OFFERING SANCTUARY FOR SADNESS

OFFERING SANCTUARY FOR SADNESS

The church today, at least in the West, it is not a very happy place. Gone are the wonder and the joy of being young, the innocent laughter that so characterizes us when we’re still pre-neurotic. There’s a middle- aged heaviness to the church today, a certain sadness. We’re grieving a lot of things:

What are we grieving?

In essence, four things: i) a lost innocence, ii) a lost unity, iii) a lost child, and iv) a lost wholeness among the people.

At a more obvious level, we are grieving a certain lost innocence. We feel this as we experience the recent scandals within the church, sexual misconduct by some clergy, financial impropriety and abuse of power by some church leaders, and other things that have helped shatter the image of the church as the unsullied bride of Christ that can do no wrong and has done no wrong. Recent studies in church history have also helped highlight this by showing that the church’s long history of grace is colored too by a long history of sin.

But, painful as this is, this is not what’s most dampening the soul of the church. Less visible, less expressed, but more wounding, is the sense of having lost a certain security, namely, the security of knowing that we were the moral high ground, that we were the cognitive and moral majority, that our virtues were real, and that our ethical beliefs and cherished ways of doing things really did separate right from wrong. Until recently we didn’t have to ask ourselves if we were racist, imperialist, sexist, narrow, bigoted. Today we’re a lot less sure of those things. Maybe it isn’t a bad thing to lose all of that certainty, but it’s hardly a joyful thing. We’ve lost our innocence, our moral virginity. That doesn’t come without sadness.

Beyond this, we are grieving a painful division within the church and society. I doubt there has ever been a time since the reformation that the Church has been so painfully polarized and emotionally divided. In many places, in fact, we have two emotional communities, so divided are we by ecclesiology, theology, ideology, and spirituality. We live in an emotional apartheid, separated by ideology and ecclesiology just as surely and rigidly as if this was mandated by law. Such is the church today and such too is society today. We are a deeply divided community.

Division of course is not new. Christ said that he would bring fire to the earth and that this would divide people from each other. His promise has held true, except that today that the division is not between the sincere and the insincere, the good and the bad, the committed and the non-committed. Today, too often, the sincere are divided from the sincere, the good from the good, the committed from the committed. When good people can no longer be in community with each other and can no longer even speak respectfully with each other, the result is always sadness and anger (and anger is just another form of sadness). Small wonder that our churches and communities are not always happy places.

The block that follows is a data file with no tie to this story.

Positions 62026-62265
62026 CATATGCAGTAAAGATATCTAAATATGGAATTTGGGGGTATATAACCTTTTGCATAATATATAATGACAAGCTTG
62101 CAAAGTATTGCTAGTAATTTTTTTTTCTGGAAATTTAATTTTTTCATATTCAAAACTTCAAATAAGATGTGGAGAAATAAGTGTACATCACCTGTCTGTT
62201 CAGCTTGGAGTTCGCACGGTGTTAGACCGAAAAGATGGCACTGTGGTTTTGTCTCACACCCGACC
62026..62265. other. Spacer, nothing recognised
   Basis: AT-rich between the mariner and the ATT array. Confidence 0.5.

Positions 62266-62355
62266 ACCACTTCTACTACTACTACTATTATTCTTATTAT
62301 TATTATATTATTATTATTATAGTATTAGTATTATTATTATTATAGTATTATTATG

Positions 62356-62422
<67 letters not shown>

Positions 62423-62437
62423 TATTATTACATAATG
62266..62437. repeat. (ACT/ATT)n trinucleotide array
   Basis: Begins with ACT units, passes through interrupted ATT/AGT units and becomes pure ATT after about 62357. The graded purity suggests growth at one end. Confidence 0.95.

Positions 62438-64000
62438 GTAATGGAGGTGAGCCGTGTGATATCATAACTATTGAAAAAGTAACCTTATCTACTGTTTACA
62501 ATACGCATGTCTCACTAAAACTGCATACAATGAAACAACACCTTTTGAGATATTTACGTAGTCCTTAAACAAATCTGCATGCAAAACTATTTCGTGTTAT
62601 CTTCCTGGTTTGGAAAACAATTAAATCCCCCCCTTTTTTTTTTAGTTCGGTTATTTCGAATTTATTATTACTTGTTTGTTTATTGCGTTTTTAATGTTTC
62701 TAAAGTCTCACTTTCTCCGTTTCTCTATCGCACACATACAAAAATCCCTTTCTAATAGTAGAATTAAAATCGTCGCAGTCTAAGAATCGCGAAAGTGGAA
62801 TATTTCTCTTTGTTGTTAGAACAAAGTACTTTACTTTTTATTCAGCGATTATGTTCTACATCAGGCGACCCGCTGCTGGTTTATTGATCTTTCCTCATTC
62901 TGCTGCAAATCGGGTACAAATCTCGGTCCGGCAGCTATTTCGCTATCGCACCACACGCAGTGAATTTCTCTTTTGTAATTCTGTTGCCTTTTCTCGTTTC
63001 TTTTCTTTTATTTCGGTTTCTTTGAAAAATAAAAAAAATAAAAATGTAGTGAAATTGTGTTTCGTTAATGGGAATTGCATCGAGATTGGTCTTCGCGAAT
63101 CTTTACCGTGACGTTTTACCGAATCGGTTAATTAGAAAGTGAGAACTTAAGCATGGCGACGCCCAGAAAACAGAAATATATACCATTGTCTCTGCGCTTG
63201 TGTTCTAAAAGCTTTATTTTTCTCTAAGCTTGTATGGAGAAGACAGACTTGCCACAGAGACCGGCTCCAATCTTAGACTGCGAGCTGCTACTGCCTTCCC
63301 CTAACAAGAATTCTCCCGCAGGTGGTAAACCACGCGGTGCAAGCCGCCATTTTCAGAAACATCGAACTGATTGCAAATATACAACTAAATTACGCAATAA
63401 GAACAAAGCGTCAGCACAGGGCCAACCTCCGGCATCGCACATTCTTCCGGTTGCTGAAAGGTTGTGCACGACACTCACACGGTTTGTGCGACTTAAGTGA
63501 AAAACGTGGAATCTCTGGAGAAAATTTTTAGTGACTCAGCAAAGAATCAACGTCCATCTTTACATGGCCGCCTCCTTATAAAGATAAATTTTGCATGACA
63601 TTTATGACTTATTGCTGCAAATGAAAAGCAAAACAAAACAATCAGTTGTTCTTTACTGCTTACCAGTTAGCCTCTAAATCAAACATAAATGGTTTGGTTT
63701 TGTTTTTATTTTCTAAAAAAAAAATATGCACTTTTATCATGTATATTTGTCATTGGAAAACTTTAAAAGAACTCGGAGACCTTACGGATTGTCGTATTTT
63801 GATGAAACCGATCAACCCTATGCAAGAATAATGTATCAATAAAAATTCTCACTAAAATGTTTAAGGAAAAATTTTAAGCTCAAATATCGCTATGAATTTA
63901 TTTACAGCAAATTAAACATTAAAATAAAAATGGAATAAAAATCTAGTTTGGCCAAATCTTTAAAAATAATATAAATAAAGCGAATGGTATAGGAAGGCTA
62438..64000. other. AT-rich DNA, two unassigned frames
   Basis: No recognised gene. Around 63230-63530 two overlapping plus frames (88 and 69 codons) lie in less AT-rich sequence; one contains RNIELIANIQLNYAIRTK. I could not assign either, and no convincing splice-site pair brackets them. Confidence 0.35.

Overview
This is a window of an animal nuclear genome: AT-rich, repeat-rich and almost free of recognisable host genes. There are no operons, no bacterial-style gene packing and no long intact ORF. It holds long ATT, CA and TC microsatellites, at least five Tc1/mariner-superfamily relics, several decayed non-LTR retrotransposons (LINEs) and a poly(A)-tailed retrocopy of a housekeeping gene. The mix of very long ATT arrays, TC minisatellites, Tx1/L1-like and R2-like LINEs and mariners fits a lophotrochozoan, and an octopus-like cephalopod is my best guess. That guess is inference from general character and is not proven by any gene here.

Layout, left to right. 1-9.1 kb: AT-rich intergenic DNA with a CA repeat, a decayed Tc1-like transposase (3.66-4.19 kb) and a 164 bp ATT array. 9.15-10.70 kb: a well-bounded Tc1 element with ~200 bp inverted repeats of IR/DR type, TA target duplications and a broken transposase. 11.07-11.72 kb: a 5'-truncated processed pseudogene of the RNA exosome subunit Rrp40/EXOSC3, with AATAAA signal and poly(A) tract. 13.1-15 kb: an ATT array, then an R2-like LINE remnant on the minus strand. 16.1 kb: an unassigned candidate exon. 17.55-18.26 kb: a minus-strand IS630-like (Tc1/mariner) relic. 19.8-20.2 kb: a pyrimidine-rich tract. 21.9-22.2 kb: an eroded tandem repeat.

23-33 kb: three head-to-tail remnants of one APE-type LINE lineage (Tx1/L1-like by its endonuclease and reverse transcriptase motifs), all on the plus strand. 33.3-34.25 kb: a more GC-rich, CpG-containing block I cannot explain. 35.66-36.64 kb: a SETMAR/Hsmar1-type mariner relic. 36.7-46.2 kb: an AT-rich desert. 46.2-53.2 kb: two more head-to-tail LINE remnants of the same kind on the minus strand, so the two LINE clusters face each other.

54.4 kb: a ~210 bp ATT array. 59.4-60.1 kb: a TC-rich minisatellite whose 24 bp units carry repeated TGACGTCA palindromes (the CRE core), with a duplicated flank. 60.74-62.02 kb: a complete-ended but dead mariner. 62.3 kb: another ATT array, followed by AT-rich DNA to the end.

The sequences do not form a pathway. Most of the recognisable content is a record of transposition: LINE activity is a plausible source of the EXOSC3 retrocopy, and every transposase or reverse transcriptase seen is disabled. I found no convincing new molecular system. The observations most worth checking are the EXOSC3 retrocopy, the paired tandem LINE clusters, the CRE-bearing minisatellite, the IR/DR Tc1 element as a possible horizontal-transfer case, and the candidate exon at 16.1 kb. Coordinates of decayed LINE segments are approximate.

Beyond our internal divisions, we are too grieving a lost child, our child, secularity. Perhaps this can best be explained in an image: Western culture is to us, the church, much like an adolescent child is to its parents. We gave it birth, helped raise it, and now, with a fierceness and anger that do not seem justifiable, it is asserting its independence from us, accusing us of being bad parents, and claiming it can find life only by moving away from us (all without acknowledging its debt to us). Like parents too we fear for its safety even as we envy its youth, confidence, power, and daring and resent its independence. Like parents too, we feel a certain sadness. The child has left home, rejecting many of our cherished values in that leave-taking. It is slipping away from us, daily becoming more post-ecclesial. To not feel a sadness about this is to lack in sensitivity and love.

Finally, we are grieving as well the grief of our people, our world. Western society is, in large measure, despondent and suffering from every kind of brokenness. Wholeness, it seems, is no longer the rule. More and more it’s the exception for someone to not come from a broken home, a broken marriage, a series of broken relationships, and an abusive background of some sort. We’re a society of the wounded, we bring this to our churches, and this colours church life. The tensions and sadness inside the church reflect the tensions and sadness inside society as a whole.

And so we are a grieving church, though that is not necessarily a bad thing. Tears can save us from bitterness and hardness of heart. So perhaps one of the important forms of sanctuary that the church can offer the world today is that of being a safe place where you can come and be sad.

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